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Occupational Barriers and the Labor Market Penalty from Lack of Legal Status

Author

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  • Ortega, Francesc

    () (Queens College, CUNY)

  • Hsin, Amy

    () (Queens College, CUNY)

Abstract

Wage gaps between documented (including natives) and undocumented workers may reflect employer exploitation, endogenous occupational sorting and productivity losses associated with lack of legal status. Identification of the undocumented productivity penalty is crucial to estimate the aggregate economic gains from legalization. This paper presents a new identification strategy based on the interplay between educational attainment and occupational barriers. Our main finding is that lack of legal status reduces the productivity of undocumented workers by about 12%. We also find that Dreamers are positively selected compared to similarly skilled natives, as one would expect if they face occupational barriers (Hsieh et al., 2013). Our estimates also imply that the degree of employer exploitation is likely to be small, suggesting that employer competition bids up the wages of undocumented workers and aligns them with their productivity. Last, we also find evidence suggesting that the occupational choices of undocumented workers are heavily influenced by licensing requirements and by the degree of exposure to apprehension by immigration enforcement agencies. In sum, our results strongly suggest that occupational barriers associated with lack of legal status lead to misallocation of talent and negatively affect economic growth.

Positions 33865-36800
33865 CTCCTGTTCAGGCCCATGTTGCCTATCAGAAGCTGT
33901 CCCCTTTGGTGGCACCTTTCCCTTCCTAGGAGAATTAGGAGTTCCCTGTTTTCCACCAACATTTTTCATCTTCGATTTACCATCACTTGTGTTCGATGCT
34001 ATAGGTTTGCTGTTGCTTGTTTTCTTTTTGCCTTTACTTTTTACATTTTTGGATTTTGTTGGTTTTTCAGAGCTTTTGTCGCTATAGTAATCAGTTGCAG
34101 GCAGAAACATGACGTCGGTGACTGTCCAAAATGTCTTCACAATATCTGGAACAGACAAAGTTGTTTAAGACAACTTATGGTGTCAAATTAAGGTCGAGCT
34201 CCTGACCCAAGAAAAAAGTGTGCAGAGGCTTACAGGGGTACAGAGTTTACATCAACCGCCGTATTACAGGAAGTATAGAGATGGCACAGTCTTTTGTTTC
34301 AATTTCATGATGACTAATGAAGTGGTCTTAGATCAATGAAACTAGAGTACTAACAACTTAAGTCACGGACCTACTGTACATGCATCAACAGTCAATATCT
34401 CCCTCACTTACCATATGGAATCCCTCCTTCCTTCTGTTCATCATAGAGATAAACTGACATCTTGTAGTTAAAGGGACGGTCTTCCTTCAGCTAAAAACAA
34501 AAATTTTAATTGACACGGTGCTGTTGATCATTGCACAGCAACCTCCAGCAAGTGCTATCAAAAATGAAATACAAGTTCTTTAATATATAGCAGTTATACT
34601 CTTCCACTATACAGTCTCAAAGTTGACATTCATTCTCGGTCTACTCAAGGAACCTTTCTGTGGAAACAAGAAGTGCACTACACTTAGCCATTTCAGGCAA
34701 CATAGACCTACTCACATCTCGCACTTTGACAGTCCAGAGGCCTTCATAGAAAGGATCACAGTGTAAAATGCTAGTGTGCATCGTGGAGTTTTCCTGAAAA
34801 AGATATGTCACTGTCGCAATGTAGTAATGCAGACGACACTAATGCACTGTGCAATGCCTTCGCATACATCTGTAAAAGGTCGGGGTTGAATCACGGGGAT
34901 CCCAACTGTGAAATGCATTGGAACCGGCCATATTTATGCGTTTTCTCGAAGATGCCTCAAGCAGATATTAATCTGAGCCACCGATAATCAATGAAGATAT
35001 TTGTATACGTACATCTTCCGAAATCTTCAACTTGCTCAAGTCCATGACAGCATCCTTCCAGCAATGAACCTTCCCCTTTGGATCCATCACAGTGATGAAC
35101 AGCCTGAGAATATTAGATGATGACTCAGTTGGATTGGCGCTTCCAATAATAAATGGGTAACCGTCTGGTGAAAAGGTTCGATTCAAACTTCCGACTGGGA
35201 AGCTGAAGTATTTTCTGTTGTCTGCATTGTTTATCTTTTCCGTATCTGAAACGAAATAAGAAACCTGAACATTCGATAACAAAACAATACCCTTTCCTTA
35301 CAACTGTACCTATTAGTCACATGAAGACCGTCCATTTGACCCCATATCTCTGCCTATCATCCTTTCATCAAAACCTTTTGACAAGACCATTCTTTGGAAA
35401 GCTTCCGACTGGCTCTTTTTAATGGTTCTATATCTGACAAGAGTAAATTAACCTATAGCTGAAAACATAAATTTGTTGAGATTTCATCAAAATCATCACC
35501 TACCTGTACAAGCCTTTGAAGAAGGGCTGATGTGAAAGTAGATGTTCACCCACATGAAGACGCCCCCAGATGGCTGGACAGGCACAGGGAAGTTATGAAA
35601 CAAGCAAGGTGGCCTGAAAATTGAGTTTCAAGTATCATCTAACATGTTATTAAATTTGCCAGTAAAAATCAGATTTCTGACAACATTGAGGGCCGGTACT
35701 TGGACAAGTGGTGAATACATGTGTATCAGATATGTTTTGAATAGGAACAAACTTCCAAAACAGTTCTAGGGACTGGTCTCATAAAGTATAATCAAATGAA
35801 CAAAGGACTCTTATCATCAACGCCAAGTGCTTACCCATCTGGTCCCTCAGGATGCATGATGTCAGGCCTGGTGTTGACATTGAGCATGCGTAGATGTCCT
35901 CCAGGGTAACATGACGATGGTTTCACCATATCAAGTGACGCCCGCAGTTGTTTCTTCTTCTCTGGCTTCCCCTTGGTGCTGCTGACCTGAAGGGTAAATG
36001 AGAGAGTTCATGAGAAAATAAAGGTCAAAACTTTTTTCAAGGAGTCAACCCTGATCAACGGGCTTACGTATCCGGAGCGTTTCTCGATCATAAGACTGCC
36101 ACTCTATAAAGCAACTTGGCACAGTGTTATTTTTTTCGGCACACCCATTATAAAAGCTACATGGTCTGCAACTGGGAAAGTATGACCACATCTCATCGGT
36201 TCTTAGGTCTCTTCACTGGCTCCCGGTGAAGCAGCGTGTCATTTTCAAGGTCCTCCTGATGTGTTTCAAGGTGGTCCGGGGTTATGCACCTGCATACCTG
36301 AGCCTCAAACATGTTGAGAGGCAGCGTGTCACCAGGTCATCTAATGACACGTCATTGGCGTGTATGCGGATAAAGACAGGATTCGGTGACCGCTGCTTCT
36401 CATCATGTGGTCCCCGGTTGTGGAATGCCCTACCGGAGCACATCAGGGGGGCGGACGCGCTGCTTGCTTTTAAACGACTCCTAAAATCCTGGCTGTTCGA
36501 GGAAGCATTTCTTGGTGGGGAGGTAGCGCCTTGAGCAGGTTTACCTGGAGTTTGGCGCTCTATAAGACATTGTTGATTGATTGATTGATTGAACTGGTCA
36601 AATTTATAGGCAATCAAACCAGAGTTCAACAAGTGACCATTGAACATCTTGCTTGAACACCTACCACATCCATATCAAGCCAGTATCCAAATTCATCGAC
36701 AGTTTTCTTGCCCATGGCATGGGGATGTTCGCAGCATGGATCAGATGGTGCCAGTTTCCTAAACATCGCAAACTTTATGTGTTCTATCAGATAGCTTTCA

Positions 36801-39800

Suggested Citation

  • Ortega, Francesc & Hsin, Amy, 2018. "Occupational Barriers and the Labor Market Penalty from Lack of Legal Status," IZA Discussion Papers 11680, Institute for the Study of Labor (IZA).
  • Handle: RePEc:iza:izadps:dp11680
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    References listed on IDEAS

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    1. Giovanni Peri & Chad Sparber, 2016. "Task Specialization, Immigration, and Wages," World Scientific Book Chapters,in: The Economics of International Migration, chapter 3, pages 81-115 World Scientific Publishing Co. Pte. Ltd..
    2. Matthew Hall & Emily Greenman, 2015. "The Occupational Cost of Being Illegal in the United States: Legal Status, Job Hazards, and Compensating Differentials," International Migration Review, Wiley Blackwell, vol. 49(2), pages 406-442, June.
    3. Hoyt Bleakley & Aimee Chin, 2010. "Age at Arrival, English Proficiency, and Social Assimilation among US Immigrants," American Economic Journal: Applied Economics, American Economic Association, vol. 2(1), pages 165-192, January.
    4. Catalina Amuedo-Dorantes & Francisca Antman, 2017. "Schooling and labor market effects of temporary authorization: evidence from DACA," Journal of Population Economics, Springer;European Society for Population Economics, vol. 30(1), pages 339-373, January.
    5. Dylan Conger & Colin C. Chellman, 2013. "Undocumented College Students in the United States: In-State Tuition Not Enough to Ensure Four-Year Degree Completion," Education Finance and Policy, MIT Press, vol. 8(3), pages 364-377, July.
    6. Chiswick, Barry R, 1991. "Speaking, Reading, and Earnings among Low-Skilled Immigrants," Journal of Labor Economics, University of Chicago Press, vol. 9(2), pages 149-170, April.
    7. Barry Chiswick & Yew Lee & Paul Miller, 2005. "Family matters: the role of the family in immigrants' destination language acquisition," Journal of Population Economics, Springer;European Society for Population Economics, vol. 18(4), pages 631-647, November.
    8. repec:eee:socmed:v:199:y:2018:i:c:p:39-48 is not listed on IDEAS
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    More about this item

    Keywords

    migration; undocumented; legalization; amnesty; dreamers;

    JEL classification:

    • J15 - Labor and Demographic Economics - - Demographic Economics - - - Economics of Minorities, Races, Indigenous Peoples, and Immigrants; Non-labor Discrimination
    • J24 - Labor and Demographic Economics - - Demand and Supply of Labor - - - Human Capital; Skills; Occupational Choice; Labor Productivity
    • J31 - Labor and Demographic Economics - - Wages, Compensation, and Labor Costs - - - Wage Level and Structure; Wage Differentials

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